Hitherto, tenancy agreements for a term exceeding one year were registered with the Sub-Registrar office under section 17 of the Registration Act; tenancy agreements for a term of less than one year were typically not registered, since the same were optionally registrable under section 18 of the Registration Act. Under the New Tenancy Act, irrespective of the term, all tenancy agreements are mandatorily registrable with the Rent Authority, i.e., the regulator under the New Tenancy Act.
Eviction of Tenants – No Longer a Herculean Task
One of the key objects of the TNLRC Act was to avoid frivolous eviction of tenants. In achieving this, the erstwhile law laid stringent conditions and measures to evict tenants and the balance was tilted in favour of the tenants. This has been completely revamped under the New Tenancy Act and the balance has been restored.
Earlier, the landlord had to prove the ‘willful default’ of the tenant in paying the rent. This has been done away under the New Tenancy Act. If the tenants merely fail to pay the rent for two months, then they can be evicted, irrespective of whether such default is willful or not. Likewise, if the landlord requires the rented premises for his own purposes, the landlord was required to prove that such requirement was genuine. Under the New Tenancy Act this requirement has been completely done with. Undoubtedly, this move will reduce the costs and time of adjudication of disputes.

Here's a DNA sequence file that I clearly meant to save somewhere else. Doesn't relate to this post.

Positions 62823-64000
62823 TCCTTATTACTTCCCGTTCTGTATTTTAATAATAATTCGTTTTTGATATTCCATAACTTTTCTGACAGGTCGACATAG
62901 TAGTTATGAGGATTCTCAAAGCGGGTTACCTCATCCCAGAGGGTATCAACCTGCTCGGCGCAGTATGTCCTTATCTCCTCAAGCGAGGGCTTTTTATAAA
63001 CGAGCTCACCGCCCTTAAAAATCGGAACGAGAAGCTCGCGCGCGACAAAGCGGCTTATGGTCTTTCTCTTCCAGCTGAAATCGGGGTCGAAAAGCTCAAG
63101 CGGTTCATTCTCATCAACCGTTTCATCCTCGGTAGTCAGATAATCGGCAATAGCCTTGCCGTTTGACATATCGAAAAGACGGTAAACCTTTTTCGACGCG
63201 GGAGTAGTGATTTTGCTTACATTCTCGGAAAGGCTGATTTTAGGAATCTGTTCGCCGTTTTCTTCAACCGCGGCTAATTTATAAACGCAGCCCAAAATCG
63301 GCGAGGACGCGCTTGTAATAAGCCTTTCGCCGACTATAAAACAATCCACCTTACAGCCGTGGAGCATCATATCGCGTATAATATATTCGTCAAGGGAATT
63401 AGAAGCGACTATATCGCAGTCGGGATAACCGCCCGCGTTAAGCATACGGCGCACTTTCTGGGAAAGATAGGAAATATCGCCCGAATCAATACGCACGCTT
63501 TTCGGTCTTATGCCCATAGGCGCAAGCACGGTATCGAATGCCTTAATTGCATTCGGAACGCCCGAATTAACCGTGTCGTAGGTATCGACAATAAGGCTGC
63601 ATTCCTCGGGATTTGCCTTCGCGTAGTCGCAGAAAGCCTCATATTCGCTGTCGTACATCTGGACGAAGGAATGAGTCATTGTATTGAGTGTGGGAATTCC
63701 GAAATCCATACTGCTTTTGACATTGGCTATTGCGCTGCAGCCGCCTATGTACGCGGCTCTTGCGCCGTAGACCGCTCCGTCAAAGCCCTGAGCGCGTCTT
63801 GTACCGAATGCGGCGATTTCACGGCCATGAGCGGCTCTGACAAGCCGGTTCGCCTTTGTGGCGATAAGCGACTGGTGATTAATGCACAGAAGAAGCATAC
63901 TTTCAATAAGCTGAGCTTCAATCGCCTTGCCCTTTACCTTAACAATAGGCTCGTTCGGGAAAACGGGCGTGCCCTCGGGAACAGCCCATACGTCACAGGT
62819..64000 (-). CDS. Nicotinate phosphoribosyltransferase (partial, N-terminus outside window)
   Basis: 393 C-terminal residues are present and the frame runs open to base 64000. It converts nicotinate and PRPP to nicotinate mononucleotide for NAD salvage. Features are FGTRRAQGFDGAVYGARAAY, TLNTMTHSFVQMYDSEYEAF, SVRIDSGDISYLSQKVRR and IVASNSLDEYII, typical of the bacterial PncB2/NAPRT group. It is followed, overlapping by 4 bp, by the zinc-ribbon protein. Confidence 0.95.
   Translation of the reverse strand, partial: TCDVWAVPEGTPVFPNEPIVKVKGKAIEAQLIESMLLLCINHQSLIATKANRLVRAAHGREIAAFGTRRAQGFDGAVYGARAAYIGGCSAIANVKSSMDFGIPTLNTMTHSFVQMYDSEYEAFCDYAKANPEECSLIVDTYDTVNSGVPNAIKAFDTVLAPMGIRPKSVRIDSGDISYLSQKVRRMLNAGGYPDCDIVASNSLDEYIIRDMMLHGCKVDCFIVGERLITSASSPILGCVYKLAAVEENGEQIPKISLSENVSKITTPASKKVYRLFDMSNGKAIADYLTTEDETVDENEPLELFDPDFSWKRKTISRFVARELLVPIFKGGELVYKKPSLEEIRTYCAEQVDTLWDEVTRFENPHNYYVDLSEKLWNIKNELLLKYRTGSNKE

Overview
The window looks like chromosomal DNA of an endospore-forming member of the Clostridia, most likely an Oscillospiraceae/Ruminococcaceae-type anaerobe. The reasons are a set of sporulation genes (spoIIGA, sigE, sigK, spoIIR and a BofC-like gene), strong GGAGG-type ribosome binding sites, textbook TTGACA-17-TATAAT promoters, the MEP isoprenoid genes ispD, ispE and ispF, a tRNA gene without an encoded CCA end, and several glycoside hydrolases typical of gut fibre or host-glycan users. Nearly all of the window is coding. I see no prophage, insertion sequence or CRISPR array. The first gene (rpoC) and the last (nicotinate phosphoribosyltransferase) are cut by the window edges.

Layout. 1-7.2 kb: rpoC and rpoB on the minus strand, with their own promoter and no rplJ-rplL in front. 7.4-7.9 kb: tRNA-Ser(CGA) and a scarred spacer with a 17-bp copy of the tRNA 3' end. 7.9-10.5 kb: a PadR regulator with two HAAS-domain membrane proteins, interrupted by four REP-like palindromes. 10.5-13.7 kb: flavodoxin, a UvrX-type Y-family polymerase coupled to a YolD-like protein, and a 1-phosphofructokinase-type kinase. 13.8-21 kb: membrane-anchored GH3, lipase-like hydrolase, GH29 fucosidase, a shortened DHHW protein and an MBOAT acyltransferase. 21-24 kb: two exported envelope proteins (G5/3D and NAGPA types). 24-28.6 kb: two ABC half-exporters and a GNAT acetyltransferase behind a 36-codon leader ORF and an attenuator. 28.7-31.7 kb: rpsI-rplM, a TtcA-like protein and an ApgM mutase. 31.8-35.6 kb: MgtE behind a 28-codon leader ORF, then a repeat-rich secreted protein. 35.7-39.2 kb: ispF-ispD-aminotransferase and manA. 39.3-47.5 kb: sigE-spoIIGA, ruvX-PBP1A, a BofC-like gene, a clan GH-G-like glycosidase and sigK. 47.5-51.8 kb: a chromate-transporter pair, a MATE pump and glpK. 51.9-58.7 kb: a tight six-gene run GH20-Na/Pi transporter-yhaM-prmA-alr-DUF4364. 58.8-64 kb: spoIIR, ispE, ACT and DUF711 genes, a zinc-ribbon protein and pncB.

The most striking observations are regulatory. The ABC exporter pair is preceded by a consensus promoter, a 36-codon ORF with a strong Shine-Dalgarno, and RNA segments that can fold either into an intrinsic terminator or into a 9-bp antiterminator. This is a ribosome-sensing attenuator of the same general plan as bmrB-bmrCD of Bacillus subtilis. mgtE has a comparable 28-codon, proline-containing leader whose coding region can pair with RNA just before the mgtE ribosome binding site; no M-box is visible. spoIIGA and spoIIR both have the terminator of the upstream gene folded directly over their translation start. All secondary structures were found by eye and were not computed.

Three Tier Adjudication
To adjudicate disputes between landlord and tenant, the New Tenancy Act provides for a three-tier system: a) Rent Authority, b) Rent Court and c) Rent Tribunal. Under the TNLRC Act, it was a two-tier system i.e., Rent Controller and Appellate Authority.
The powers of the Rent Authority are administrative in nature, such as registration of agreements, uploading the same to the website (www.tenancy.tn.gov.in), providing a Tenancy Registration number (T.R.No), etc. In addition, the Rent Authority is empowered to adjudicate landlord and tenant disputes such as: a) fix or revise the rent, as per the agreement; b) conduct inquiry and pass suitable orders for restoration of essential services; and c) adjudicate termination of tenancy, etc.
All orders made by the Rent Authority can be appealed before the Rent Court. The final orders made by the Rent Court can be appealed before the Rent Tribunal. The order of the Rent Tribunal is final and no appeal or revision lies over the same. Under the TNLRC Act, the parties could file a revision petition before the High Court against the order of the Appellate Authority. Such a revision provision has been struck down under the New Tenancy Act.
Repairs and Maintenance
The New Tenancy Act casts the responsibility of maintenance of the premises and carrying out repairs upon both the landlord and tenant. The scope of maintenance for the landlord and tenant respectively has been specified in Schedule II of the New Tenancy Act.